Reactions to each development in the Trump-Russia scandal tend to follow the same pattern. At first, journalists express incredulity and then horror. It doesn't matter if the Team Trump member under suspicion is Mike Flynn, Jared Kushner, Donald Trump Junior, even big daddy Trump himself, everybody agrees this is big news. Dots are connected and then, click, we all conclude that Russia 'hacked' the election.
Then, once the initial flush of excitement, passes, everybody says 'where is the actual evidence?' Or 'is it really that bad?' And the Trump-Russia scandal subsides for a few days. People who are inclined to accept Trump's presidency say that the media has gone mad over the Russia thing. People who aren't lament that the free world has just rolled over and accepted that the world's greatest power has been tricked by the Kremlin, and look out for the next big Trump-Russia story.
Yesterday's New York Times Donald Trump Jnr scoop feels different -- or at least it did yesterday. At last, the press and Trump's enemies have the 'smoking gun' they have been looking for, as Jacob Heilbrunn put it yesterday. The White House seemed wrongfooted -- excuses about political naivety just won't wash, given it has now been shown that Trump Jnr, who was intimately involved in his father's campaign, had replied so enthusiastically to a Russian government conspiracy to incriminate Hillary Clinton. The word impeachment flared up again over social media.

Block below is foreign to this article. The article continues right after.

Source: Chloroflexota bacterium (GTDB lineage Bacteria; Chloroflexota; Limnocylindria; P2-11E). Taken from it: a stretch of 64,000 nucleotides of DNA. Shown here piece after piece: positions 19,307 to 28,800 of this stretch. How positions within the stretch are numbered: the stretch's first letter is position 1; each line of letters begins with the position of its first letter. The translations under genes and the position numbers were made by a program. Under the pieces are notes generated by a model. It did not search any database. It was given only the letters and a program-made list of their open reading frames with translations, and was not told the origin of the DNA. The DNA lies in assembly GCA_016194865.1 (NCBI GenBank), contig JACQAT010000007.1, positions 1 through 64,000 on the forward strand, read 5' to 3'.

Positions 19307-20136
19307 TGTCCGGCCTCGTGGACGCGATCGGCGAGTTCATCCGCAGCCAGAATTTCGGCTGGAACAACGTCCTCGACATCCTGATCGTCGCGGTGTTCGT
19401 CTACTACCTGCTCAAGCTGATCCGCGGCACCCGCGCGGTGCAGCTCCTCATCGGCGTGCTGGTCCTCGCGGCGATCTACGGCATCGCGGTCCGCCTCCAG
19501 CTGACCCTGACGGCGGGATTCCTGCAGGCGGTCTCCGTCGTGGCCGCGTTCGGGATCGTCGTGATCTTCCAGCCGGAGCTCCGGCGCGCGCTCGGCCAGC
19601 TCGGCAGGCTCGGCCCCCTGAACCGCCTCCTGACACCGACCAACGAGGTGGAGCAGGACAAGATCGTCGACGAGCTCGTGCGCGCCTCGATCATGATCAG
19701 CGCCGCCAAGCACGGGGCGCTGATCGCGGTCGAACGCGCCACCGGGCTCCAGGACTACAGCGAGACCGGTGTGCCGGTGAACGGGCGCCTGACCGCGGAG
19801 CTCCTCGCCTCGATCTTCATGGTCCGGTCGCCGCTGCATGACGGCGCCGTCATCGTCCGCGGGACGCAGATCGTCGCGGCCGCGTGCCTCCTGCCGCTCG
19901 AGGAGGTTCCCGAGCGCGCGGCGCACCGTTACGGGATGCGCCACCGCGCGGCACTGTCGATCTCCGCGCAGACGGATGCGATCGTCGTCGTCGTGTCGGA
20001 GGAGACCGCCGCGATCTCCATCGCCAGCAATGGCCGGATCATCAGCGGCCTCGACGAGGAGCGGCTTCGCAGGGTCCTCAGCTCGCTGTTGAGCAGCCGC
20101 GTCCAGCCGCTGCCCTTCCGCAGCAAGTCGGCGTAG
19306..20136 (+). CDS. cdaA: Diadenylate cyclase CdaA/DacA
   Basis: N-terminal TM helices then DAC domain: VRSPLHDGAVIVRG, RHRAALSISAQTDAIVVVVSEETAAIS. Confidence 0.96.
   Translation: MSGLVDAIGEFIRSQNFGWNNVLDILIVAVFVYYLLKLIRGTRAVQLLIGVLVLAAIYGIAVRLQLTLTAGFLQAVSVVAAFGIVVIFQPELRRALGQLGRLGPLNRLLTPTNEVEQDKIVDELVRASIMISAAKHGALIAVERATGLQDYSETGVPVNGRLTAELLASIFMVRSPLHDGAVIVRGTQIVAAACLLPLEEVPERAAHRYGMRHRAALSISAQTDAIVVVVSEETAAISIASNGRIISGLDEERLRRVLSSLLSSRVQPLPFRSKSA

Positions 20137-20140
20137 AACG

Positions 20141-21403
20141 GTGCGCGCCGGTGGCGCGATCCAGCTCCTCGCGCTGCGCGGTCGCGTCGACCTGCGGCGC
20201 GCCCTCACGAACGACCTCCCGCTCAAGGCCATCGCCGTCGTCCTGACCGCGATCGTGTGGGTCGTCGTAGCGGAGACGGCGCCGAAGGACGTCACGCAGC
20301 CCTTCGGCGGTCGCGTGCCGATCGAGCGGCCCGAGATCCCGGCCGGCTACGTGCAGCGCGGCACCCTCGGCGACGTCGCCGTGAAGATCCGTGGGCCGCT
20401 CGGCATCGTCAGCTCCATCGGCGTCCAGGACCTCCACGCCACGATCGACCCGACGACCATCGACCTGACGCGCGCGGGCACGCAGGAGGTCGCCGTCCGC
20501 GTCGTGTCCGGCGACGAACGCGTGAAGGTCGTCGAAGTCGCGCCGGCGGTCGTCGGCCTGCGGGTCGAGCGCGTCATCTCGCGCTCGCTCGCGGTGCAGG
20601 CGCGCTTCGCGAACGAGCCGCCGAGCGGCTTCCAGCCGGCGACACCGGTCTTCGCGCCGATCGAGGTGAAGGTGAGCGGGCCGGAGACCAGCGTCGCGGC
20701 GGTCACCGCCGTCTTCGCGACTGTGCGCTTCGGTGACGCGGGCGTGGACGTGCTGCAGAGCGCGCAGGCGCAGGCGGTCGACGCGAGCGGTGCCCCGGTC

Very soon, though, doubts as to how damning the story is start to creep in. All Trump Jnr did as far as we know was express excitement in response to a shady email – like an idiot enthusiastically responding to some Nigerian phishing scam -- and hold a meeting about it. Happens to the best of us.
Trump jr's ‘I love it’ response could prove to be criminal in the eyes of the law, and little Donny’s naivety defence may not hold. But does it point towards a concerted effort between the Russian government and the Trump campaign? No. If anything, it suggests the real story might be more farcical than sinister (although it could still be both).
What we know is that a funny looking British PR man, who has worked on behalf of a Russian billionaire and his wannabe pop star son, approached the Trump campaign supposedly with sensitive government information and Trump Jnr was so excited he had a meeting with a Russian lawyer. That’s intriguing but hardly enough to bring down a president.
The most interesting question about the latest revelations is about the source of the leak to the New York Times. Could it have been from Team Trump itself? The story could so neatly inoculate Trump from direct blame – pinning the error on a bungling son who is not well-loved among Trump’s closest advisers – that it might suggest another media conspiracy in itself. Or could it turn out to be what Chris Christie would call another 'nothing burger'? This gunsmoke is thin at best.